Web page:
homespun


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homespun

1. cloth made at home or made of yarn spun at home
2. a cloth resembling this but made on a power loom

homespun

[′hōm‚spən]
(textiles)
A general term for cloth handwoven at home instead of in a mill such as the linsey-woolsey, butternut, and coarse flannels made on handlooms by early American settlers.
Coarse fabrics woven from linen or cotton, for example, drapery fabrics.
References in periodicals archive ?
Homespun Style by Selina Lake and Joanna Simmons with photography by Debi Treloar is published by Ryland Peters & Small, priced pounds 19.
OriGENal Voice is a tight compilation of homespun musicians like Patty Griffin, Blues Traveler, Sheryl Crow and a bunch of best-kept-secret musical artists from Austin, Texas.
There are very few black people doing this," says Johnson, 33, of Silver Spring, Maryland, "These are authentic, homespun programs that are not pre-packaged corporate products or gimmicks.
Objects that Isamu Noguchi's original sets merely suggested, such as a rocking chair or a large stone, are more realistic and the dancers' costumes more homespun than the 1944 designs.
Embedded in the homespun and universal sayings in this new book is a wonderful story of the lives of two strong women, specifically how the wisdom of the older woman shaped the life of the younger.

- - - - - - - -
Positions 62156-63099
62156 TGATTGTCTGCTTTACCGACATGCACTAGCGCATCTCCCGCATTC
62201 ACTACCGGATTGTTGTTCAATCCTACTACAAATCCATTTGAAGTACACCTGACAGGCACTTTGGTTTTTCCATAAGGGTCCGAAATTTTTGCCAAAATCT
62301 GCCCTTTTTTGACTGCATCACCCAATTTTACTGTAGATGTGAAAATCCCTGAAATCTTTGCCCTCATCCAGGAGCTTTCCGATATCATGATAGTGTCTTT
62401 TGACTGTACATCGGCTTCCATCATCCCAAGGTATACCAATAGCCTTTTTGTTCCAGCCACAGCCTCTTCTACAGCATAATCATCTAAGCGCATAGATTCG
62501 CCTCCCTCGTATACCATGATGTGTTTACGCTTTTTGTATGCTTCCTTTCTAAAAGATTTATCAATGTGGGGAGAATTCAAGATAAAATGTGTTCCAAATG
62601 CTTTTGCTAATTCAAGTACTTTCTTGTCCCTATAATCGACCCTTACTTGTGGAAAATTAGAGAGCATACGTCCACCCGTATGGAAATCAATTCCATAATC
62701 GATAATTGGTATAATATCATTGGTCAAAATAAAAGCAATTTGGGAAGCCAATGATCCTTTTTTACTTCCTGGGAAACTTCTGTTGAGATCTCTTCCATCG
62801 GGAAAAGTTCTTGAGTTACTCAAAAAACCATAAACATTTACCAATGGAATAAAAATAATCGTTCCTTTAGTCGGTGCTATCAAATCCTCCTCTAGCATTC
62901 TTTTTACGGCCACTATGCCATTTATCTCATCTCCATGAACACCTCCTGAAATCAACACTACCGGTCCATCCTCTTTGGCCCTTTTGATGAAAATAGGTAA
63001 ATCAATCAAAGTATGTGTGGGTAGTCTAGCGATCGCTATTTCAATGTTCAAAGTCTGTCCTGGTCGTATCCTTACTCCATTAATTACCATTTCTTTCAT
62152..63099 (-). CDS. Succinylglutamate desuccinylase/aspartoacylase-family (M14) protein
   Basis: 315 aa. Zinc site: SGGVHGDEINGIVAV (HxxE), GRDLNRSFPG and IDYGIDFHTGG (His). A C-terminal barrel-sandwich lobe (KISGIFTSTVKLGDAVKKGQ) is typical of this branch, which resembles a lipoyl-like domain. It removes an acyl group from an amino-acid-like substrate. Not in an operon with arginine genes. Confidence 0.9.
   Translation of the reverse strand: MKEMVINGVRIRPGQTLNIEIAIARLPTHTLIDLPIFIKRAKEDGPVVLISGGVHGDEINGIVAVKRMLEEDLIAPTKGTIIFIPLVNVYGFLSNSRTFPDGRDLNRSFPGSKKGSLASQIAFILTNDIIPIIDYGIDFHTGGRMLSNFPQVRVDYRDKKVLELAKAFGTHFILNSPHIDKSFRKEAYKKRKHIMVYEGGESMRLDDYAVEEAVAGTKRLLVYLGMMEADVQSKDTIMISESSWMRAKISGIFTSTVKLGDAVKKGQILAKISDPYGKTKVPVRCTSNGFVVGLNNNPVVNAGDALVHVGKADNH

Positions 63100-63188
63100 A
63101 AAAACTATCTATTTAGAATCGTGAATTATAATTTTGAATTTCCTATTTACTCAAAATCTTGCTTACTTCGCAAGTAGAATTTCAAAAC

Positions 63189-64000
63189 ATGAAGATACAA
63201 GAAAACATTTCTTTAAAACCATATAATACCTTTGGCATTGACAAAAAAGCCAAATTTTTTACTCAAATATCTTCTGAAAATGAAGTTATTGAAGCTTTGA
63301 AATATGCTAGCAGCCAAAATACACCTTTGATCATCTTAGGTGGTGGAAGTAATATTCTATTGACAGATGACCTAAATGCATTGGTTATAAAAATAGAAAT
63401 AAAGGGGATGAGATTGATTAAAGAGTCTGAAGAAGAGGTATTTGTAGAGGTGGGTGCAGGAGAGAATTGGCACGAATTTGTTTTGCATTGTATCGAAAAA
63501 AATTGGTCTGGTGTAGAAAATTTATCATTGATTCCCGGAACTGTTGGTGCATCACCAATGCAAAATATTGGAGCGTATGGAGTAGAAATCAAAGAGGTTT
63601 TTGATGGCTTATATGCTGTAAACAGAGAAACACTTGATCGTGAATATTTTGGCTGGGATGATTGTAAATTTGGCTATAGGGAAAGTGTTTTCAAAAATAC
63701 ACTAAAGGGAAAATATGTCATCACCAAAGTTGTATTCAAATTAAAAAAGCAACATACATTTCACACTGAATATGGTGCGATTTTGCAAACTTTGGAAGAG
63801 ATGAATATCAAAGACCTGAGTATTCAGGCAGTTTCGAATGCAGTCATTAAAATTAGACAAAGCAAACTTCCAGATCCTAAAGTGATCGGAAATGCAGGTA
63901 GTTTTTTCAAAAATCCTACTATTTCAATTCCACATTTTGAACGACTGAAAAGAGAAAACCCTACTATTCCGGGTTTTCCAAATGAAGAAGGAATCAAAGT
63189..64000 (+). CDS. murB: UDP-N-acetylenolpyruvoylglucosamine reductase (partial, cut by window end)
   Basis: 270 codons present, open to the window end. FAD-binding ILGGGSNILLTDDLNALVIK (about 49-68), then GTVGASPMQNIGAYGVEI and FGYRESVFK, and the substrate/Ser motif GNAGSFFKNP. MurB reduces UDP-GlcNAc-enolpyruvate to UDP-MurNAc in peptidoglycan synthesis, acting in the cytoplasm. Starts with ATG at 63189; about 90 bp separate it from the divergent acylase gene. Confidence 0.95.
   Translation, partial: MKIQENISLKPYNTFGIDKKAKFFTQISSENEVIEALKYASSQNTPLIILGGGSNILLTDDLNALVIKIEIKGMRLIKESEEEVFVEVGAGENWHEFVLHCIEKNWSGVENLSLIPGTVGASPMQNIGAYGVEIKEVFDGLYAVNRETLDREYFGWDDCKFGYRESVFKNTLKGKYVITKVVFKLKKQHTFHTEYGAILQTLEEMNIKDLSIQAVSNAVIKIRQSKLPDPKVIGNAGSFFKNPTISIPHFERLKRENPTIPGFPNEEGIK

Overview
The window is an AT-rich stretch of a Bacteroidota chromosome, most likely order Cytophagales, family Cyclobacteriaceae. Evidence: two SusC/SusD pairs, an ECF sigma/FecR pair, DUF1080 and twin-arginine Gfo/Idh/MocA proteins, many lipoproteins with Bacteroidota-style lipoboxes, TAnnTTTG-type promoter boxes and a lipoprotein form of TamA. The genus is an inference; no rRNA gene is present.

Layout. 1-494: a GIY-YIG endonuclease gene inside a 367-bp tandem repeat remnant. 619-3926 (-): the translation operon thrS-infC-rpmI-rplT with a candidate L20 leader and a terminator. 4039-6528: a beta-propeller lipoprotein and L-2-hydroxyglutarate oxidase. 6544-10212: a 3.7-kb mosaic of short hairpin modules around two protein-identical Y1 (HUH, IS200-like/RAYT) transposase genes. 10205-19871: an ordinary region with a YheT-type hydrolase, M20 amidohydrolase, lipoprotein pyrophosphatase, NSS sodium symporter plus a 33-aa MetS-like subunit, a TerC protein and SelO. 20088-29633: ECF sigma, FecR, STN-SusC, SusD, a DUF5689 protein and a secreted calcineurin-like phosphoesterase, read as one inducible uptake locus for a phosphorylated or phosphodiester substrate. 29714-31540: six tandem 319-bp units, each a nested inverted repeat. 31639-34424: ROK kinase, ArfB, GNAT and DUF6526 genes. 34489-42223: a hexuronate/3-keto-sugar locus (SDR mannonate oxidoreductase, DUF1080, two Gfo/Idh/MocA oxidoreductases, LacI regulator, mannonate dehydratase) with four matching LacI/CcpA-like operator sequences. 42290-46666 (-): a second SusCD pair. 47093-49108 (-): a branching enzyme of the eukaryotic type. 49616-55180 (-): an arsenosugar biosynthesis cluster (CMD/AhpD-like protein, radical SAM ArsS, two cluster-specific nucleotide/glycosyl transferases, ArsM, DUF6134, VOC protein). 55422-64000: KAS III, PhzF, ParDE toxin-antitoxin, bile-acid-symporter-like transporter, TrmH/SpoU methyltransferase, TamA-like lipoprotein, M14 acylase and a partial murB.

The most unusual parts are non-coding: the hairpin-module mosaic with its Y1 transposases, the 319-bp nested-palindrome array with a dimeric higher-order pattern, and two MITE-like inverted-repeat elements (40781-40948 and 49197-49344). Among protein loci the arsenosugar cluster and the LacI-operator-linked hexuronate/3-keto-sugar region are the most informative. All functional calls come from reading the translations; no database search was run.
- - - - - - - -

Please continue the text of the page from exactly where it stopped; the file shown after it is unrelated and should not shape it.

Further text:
She could fathom and depict in her work the immensity of creation in a homespun style reminiscent of what Willa Cather once called "that irregular and intimate quality of things made entirely by the human hand" (2).
Printed on paper with a homespun appearance, the illustrations capture the essence of the colonial era and Revere's importance to American history.
What I didn't expect was that, in spite of these associations, this ecotourism lodge is a homespun business in every sense of the word.
The founder and CEO of Anne McKevitt Ideas is England's glammed-up, carrot-topped retort to Stewart's subtle earth tones and painstaking homespun.
Transforming our homespun notions of pickling into "not the norm" appetizers or entree items, with full intentions of evoking grandmother's recipes of years gone by, is hardly a new concept; however, it is one that continually challenges chefs to integrate both the classic and innovative in their dishes.